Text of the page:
[ELI5] How do flying/floating objects ground their electronics?

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How do Submarines, Planes, Ships, Spaceships, etc. Ground their electrical systems to prevent their entire surface from becoming an electrical hazard?

In: Engineering

Carefully. Stick something out in front to act like a lightning rod when approaching some other object. When they’re out by themselves, it doesn’t matter what their electrical charge is relative to other objects, as long as it can’t arc across.

It can only be an electrical hazard if there is a nearby surface at a different voltage. By connecting the device to this surface, their voltages match and thus the device is ‘grounded’.

If not, then there is no hazard.

That said, there can be issues with grounding in space. Ships, subs, and to a lesser degree planes are inherently grounded, having such extensive contact with the ocean, but satellites and the like do not. They could, in theory, build up charge.

That said, even in space, you’ve got a lot of charged particles whipping around that you could equalize your charge with.

The flying object itself becomes the “ground” or at least the “neutral” of their circuits. It may not be the same as the *actual ground* but that’s OK because nobody is going to be touching *both the ground and the aircraft* while it’s in flight, so no current can flow through them and cause harm.

The problem with an ungrounded stereo or computer in your house is you are likely to touch the ground and the electronics at the same time, so electricity could travel *through* you from the electronics to the ground.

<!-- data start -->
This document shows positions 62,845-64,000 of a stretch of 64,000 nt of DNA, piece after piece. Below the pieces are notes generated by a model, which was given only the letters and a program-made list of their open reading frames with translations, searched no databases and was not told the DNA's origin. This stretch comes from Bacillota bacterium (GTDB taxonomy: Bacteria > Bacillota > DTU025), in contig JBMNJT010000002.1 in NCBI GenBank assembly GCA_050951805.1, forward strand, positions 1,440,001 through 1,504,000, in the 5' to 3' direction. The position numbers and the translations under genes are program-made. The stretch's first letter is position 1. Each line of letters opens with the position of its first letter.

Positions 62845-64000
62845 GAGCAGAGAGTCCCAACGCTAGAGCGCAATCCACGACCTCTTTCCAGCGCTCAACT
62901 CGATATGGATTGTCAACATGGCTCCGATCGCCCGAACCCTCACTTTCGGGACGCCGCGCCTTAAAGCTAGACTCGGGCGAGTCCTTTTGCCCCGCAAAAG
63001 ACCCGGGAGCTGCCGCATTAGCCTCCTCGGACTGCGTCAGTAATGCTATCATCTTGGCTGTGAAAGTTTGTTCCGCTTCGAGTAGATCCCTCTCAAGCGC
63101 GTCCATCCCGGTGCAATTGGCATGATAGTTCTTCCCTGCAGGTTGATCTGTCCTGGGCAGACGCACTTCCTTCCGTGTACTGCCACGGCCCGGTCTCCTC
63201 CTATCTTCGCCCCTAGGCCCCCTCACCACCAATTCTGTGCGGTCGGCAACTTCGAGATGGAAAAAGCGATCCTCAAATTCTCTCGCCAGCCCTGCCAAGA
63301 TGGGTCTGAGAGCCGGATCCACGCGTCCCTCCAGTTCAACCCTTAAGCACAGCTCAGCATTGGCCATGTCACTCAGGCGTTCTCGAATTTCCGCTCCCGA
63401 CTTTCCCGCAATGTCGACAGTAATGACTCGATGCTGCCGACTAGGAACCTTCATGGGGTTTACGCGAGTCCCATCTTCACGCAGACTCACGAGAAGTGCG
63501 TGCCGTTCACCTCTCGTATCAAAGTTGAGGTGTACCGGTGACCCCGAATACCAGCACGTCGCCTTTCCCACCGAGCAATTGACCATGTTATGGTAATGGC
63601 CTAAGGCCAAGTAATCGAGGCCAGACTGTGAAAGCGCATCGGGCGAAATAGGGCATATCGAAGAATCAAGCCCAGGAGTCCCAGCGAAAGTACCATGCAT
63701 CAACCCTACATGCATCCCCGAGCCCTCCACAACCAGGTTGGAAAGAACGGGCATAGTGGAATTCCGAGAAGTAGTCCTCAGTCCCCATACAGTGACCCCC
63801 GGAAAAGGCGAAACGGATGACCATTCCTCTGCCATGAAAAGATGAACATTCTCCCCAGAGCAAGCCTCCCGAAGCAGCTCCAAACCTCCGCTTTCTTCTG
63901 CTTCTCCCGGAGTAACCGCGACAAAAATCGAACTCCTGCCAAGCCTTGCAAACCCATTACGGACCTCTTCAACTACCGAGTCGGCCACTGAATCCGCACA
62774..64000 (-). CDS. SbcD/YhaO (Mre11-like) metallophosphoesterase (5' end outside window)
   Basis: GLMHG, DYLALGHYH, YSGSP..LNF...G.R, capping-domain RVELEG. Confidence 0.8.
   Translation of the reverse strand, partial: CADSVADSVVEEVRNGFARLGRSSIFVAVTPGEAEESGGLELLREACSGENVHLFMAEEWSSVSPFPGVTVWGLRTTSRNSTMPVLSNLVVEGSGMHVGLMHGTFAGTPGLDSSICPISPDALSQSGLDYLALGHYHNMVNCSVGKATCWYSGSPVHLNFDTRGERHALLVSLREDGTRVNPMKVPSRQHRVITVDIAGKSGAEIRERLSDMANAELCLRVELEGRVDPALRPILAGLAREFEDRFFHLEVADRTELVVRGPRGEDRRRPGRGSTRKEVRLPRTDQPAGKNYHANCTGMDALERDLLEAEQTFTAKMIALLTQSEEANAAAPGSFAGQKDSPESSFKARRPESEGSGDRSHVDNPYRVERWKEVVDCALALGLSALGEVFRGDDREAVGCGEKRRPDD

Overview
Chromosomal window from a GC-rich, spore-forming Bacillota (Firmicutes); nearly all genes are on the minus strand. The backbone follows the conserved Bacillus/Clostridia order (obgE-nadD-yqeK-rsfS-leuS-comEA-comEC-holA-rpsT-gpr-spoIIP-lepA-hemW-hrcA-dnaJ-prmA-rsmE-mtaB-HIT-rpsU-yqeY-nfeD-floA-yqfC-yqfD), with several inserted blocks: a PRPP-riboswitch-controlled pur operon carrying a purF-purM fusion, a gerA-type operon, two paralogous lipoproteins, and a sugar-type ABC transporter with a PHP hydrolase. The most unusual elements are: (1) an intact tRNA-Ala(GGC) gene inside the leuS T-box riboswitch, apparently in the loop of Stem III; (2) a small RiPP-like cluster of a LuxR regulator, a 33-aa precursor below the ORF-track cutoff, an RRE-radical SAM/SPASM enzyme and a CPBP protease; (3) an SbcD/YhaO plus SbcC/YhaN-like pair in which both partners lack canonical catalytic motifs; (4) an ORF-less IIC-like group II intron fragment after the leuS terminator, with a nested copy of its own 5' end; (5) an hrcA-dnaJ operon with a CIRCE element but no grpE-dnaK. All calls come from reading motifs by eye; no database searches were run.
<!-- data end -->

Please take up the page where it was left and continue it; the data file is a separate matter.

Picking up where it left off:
Electricity requires a circuit to flow and a person touching something with high voltage *but nothing else* doesn’t form a complete circuit so they won’t get zapped.

So as long as the outer body, and the seats, and any touch-able parts of the electronics in an airplane are at the same voltage, nobody’s going to be hurt, even if that voltage isn’t exactly the same as the ground.

Electronics and electrical systems in airplanes are grounded via the aircraft’s exterior body. Practically all commercial airplanes are manufactured with a conductive body, such as aluminum. When an electrical phenomenon occurs that results in excess electricity being produced, the extra electricity travels outside the aircraft to its body where it’s safely dissipated. Most airplanes are also designed with static dischargers or “static wicks” that release this excess electricity into the atmosphere.

Mostly similarly to how cars do it. Those rubber tires may be touching the ground but rubber is a fantastic insulator, meanwhile it is common for the body of the car itself (or at least the frame) to act as the ground for the electronics onboard. To that end, the negative side of the battery is pretty safe as it’s the place that wants to accept electricity rather than dish it out like the positive side, and any hot-side wiring hitting the ground *should* trip overload protection such as a fuse to keep from making the body itself an electrical hazard.

I saw a video of workers doing maintenance on high tension wires that’s a good visual proof. A helicopter flies them up to the actual live wires (thousands of volts), they hang outside the helicopter with a long cabled rod tied to the helicopter chassis, then they clip on the live wire to get everything at the same potential. Then the workers get out onto the wire and start their day at work. Someone in the helicopter unclips and they fly away to pick them up later at the end of the work day.

[https://www.youtube.com/watch?v=9YmFHAFYwmY](https://www.youtube.com/watch?v=9YmFHAFYwmY)